1. YARR

          Re: Trumpity Trump

          @ A/C 1

          You don't get to "believe" in science or not. It's not a fucking belief system, like politics or religion.

          Science is an unbiased search for truth based on evidence, always open to new ideas. But most modern scientific research is funded by governments and corporations so the areas of research are directed by the motives of people with political agendas or the self-interest of a wealthy few. Working scientists depend on this funding for their living so are disinclined to oppose those funding their research. Surveys of scientific opinion can be easily biased using techniques like loaded questions, limited choice answers, ignoring responses that don't answer certain questions etc. to present a false impression of scientific consensus. If climate change was established Science they wouldn't need to conduct any surveys. Science-ism is when an agenda is presented as scientific, when it isn't established Science.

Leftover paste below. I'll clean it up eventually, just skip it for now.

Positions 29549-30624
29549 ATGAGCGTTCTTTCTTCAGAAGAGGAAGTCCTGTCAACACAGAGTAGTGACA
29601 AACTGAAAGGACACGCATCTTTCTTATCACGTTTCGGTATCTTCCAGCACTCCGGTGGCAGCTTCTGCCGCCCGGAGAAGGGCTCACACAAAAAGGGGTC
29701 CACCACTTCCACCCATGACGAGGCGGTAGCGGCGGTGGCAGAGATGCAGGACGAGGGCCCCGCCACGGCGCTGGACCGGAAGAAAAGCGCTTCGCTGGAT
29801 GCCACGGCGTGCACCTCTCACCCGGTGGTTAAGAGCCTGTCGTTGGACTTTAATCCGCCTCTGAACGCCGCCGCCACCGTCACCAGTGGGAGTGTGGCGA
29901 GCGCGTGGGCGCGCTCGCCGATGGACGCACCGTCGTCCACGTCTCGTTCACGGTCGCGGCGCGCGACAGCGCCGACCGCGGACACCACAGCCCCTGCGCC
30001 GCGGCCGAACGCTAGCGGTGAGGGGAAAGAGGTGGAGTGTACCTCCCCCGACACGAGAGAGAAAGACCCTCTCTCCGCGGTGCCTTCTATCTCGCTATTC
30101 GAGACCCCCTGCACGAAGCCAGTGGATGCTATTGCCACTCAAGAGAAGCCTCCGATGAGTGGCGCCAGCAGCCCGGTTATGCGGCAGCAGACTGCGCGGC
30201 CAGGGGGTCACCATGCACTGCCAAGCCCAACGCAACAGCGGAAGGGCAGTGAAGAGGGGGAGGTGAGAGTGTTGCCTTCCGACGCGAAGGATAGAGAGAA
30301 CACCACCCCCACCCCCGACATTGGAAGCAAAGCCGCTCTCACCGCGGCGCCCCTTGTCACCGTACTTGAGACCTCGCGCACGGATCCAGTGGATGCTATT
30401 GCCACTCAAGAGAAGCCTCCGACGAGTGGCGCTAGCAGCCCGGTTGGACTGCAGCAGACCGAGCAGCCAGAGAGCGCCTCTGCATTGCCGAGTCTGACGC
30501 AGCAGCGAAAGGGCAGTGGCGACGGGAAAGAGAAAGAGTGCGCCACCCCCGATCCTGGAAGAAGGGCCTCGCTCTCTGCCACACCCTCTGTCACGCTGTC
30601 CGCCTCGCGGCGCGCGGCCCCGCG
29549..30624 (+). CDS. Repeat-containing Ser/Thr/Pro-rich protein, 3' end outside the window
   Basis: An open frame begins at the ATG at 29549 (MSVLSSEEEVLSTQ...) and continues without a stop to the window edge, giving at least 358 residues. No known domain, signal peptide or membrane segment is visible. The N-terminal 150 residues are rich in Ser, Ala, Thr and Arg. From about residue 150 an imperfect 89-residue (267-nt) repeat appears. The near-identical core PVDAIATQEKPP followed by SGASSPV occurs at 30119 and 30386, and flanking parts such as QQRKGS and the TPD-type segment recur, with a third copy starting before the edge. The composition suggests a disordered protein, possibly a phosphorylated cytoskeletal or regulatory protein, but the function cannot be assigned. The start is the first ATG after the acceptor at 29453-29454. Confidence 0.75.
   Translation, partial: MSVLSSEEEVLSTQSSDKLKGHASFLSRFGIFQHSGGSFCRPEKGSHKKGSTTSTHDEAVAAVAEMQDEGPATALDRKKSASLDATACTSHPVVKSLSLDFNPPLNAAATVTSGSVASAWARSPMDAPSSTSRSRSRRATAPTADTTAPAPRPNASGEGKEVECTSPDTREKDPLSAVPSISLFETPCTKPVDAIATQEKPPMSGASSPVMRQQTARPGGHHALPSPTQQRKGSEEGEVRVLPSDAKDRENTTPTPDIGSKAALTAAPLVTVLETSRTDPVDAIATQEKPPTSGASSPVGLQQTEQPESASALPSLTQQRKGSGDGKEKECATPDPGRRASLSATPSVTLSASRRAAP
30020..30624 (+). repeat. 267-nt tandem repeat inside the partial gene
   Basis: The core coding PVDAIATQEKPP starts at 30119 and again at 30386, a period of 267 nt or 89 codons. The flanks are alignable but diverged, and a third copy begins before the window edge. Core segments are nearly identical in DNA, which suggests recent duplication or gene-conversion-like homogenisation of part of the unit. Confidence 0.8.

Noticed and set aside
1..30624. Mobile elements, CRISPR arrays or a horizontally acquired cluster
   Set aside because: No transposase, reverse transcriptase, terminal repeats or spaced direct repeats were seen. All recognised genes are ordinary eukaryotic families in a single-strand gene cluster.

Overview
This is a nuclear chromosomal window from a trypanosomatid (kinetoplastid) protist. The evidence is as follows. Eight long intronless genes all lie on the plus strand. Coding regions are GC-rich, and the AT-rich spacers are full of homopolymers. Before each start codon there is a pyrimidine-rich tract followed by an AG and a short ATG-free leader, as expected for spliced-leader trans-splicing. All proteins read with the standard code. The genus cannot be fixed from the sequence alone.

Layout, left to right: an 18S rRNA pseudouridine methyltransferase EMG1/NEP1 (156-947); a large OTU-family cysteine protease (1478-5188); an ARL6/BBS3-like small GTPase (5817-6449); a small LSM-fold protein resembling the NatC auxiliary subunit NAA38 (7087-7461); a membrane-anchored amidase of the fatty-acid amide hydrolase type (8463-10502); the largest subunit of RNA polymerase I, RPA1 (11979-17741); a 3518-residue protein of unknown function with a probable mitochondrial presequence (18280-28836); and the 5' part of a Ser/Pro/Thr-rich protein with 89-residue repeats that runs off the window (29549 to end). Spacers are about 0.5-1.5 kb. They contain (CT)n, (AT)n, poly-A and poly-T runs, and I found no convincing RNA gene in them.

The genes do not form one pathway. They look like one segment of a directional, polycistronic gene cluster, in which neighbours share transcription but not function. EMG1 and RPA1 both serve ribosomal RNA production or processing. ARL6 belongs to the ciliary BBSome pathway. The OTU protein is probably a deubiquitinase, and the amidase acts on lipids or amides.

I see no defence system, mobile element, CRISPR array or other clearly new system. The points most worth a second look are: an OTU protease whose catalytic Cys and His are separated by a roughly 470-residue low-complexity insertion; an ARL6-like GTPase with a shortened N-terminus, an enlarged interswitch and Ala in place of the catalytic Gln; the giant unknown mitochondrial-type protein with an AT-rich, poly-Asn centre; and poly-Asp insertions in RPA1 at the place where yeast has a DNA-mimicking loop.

The few who speak out are usually those who are no longer dependent on this centralised funding. Here Johnny Ball presents a viewpoint which is opposed to the climate change fear being pushed through the education system.

          https://www.youtube.com/watch?v=3d23B-R2-qw

        2. Mark Jan

          Re: Trumpity Trump

          You don't get to "believe" in science or not.

          Don't confuse science with climate change "science".

          One is based on empirical research conducted to test a hypothesis.

          The other raises billions in taxes and has become a belief system.

      3. Anonymous Coward